A charity that has lost nine horses to a mystery condition that kills within minutes is making a desperate appeal for help in understanding the cause of the problem.
Italian welfare organisation Italian Horse Protection Onlus has contacted vets, scientists and authorities since the deaths, of horses who had previously been in good health, but no answers have yet been found.
President Sonny Richichi told H&H the charity, which has been running for about 10 years, had needed more space, so moved 58 horses to land donated by supporters in Volterra, Tuscany, on the 28 and 29 December.
The first horse died two days later.
“At first it looked like something natural, a heart attack or aneurysm or something, that’s what the vet thought,” Sonny said.
“But the next day, two horses died. They’d been checked two hours before and were perfectly fine but they were found dead, with no signs of suffering.”
There was no disturbance to the ground, as might be expected if the horses had colicked, nor any other signs of the cause of death.
The next day another horse died, in front of a volunteer, and the day after that, four more succumbed. All had appeared normal, before they fell to the floor and were dead within minutes.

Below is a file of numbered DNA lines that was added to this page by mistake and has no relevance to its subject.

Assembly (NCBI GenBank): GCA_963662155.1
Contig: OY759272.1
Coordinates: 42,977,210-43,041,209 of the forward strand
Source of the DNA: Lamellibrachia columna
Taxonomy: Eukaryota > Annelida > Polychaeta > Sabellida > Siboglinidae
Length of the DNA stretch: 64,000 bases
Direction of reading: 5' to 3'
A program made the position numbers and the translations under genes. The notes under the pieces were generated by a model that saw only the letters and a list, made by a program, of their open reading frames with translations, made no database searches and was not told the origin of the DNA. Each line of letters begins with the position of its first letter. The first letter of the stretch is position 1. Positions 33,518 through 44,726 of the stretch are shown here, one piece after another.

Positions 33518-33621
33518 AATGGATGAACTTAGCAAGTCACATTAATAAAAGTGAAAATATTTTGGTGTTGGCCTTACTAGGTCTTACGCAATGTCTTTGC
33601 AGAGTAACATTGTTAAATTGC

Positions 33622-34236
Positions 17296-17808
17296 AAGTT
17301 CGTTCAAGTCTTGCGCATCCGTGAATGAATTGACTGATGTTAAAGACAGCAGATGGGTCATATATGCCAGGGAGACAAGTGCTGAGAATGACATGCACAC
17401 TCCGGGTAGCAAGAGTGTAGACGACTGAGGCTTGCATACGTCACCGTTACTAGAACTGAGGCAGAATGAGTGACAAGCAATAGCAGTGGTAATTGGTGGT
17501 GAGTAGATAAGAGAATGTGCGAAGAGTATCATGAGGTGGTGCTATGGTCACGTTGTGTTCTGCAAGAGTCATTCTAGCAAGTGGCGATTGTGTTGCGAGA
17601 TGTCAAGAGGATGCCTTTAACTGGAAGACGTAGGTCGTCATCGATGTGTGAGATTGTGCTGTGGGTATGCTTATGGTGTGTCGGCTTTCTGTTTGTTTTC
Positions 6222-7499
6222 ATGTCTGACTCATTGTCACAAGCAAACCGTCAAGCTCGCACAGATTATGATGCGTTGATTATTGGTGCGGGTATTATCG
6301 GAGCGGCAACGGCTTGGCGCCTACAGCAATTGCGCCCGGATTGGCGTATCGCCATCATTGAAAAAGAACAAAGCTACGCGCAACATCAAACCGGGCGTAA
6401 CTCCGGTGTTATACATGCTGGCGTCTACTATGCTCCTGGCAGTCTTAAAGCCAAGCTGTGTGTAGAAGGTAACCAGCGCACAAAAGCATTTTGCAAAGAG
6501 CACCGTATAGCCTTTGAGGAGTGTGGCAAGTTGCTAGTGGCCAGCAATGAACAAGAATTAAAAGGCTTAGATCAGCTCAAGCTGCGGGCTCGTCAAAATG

After the second death, charity staff “started to panic”. Suspecting poisoning from something the horses had eaten or drunk, they arranged for the fields to be checked, sent some of the bodies and samples of others for autopsies and lab tests but have had no answers.
Police and authorities have been alerted, and a working group has had a meeting, with the Italian health minister keeping an eye on the situation, but no action has been taken.
In total now, nine horses have died. The survivors are being kept in barns at night and two small fields during the day, but Sonny says they are stressed as they are used to living out full time, and the space is not large enough.
The charity is still waiting for some toxicology results.
The RSPCA is working with police after two in-foal mares and an older horse were found dead in their field
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“This is a surreal and very tough situation,” Sonny said.
“We decided to tell our story because we need to know what’s happened, and we need that as soon as possible.
“Tests have ruled out viral or bacterial causes and there are two probably hypotheses: one is that that the horses have eaten or drunk something; maybe something coming from the ground as the plants and trees have been examined by experts. The other is that it’s deliberate poisoning but we haven’t had any threats, and I can’t imagine anyone would do that.
“It’s a nightmare that we need to get out of as soon as possible.”
The charity is asking for any vets or scientists, or anyone else with relevant knowledge or experience, who may be able to help them understand, to get in touch and is also welcoming any funds that could help with all the varied costs incurred.
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